A ground lease is a lease of land only. They are often referred to as Glasgow leases. The purpose of the lease is for the site to carry a permanent structure/building. They are usually for a term of 21 years and renewable in perpetuity for successive periods the same as the original term. They have the potential to continue forever, but the tenant can bring the lease to an end by simply not renewing it.

The rent payable under a ground lease is known as ground rent. In the case of perpetually renewable ground leases, the ground rent is reviewed either on the renewal or on more regular dates such as every seven years. The rent reviews are conducted on a current market valuation of the land and valued by an appropriate registered valuer.

The tenant of a ground lease is subject to the same general constraints as any freehold property in respect of issues like tax, rates, town planning and building by-laws. In addition the tenant is subject to the specific obligations and restrictions under the terms of the ground lease. These could include building restrictions on type and size of building, repair and maintenance of the building, redecoration of the building, maintenance of grounds, and insurances to name a few.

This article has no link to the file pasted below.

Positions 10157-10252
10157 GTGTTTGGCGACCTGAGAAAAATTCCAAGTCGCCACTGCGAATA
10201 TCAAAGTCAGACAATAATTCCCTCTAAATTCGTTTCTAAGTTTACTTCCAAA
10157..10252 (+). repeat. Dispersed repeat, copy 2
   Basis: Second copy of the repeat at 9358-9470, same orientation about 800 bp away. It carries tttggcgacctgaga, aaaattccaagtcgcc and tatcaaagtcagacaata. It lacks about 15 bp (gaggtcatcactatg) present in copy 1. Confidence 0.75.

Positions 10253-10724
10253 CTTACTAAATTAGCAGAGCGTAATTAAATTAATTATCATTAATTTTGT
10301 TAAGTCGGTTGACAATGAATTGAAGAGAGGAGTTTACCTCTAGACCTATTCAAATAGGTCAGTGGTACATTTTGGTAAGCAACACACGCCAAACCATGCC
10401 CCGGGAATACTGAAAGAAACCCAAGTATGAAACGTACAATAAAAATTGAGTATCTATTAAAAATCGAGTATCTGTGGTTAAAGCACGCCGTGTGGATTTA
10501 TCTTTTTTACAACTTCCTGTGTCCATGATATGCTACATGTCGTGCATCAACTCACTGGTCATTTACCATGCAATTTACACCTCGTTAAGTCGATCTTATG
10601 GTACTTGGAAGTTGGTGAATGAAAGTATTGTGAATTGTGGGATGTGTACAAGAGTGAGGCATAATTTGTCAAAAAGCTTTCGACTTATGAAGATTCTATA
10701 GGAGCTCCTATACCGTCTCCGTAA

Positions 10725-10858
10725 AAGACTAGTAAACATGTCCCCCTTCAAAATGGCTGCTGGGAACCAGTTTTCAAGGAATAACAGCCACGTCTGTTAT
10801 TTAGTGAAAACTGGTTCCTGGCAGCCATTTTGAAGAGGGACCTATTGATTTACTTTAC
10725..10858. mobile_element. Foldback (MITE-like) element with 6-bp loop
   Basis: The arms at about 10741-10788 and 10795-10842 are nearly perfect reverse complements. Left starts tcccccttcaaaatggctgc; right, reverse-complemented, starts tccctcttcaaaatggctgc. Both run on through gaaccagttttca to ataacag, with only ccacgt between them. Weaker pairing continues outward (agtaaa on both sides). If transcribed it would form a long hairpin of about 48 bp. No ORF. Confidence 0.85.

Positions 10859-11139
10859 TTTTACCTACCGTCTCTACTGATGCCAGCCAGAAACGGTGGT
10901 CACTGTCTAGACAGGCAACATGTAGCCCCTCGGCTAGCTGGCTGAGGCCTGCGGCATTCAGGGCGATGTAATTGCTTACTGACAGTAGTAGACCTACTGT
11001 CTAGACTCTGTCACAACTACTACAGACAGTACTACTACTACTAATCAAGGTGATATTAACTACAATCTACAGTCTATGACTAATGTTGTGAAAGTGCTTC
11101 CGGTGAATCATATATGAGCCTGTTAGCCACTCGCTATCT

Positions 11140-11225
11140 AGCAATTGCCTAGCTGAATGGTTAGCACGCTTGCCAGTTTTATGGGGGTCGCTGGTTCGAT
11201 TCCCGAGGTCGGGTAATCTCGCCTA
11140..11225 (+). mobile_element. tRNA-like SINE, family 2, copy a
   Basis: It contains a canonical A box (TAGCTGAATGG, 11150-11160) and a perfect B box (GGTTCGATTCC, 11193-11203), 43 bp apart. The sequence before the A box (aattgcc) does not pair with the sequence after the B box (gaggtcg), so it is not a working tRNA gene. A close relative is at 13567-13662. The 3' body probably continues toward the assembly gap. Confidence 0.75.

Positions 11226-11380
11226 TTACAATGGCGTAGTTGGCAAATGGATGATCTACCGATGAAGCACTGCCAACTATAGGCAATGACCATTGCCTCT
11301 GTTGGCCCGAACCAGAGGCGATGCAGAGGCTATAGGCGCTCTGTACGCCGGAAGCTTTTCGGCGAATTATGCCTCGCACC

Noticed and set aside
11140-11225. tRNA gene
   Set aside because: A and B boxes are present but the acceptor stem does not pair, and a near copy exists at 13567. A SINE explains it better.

Ground rents are often calculated at 5-7% of the unimproved value of the (bare) land at the renewal date. This rent continues until the following rent review date. The rent may seem very cheap towards the end of a lease term simply because the market has moved ahead of the last rent review. But new rents can be valued (especially in times of inflation) much higher than the old rent and tenants can be financially unprepared by such high increases. It is this inherent commercial tension that causes so much anxiety when rents are reviewed.

Mandic v The Cornwall Park Trust Board

These issues were highlighted by a recent case that looked at rent reviews under a ground lease. The tenant is the owner of a ground lease and challenged the valuation of the new rental from the Cornwall Park Trust Board.

The case dealt with the following questions:

  1. How should the valuation be calculated? Should the valuation be based on the value of the vacant land i.e 'unimproved value'?
    When valuing the land should the valuer take in account the restrictions on the use of the land (both external, ie. land zoning, and as a result of the lease)?
  2. How are improvements to be valued? How can the value of improvements be based on a market value when no market exists for the sale and purchase of improvements?
  3. How should the valuation be calculated? Should the valuation be based on the value of the vacant land i.e 'unimproved value'?

The tenant argued that the Trust Board valued the ground rent as if the land was vacant and unimproved, which in reality it is not. Because of the terms of the lease the land is likely never to become vacant. The argument is that vacant unimproved land attracts a higher value because a purchaser can develop it freely and unconstrained, which is simply not the case where a ground lease is in place. The tenant put forward the argument that valuers should not have regard to the value of bare land, but instead should adjust the gross value of the land to reflect the constraints upon its use. In essence, the tenant was arguing that the existence of the lease should be taken into account.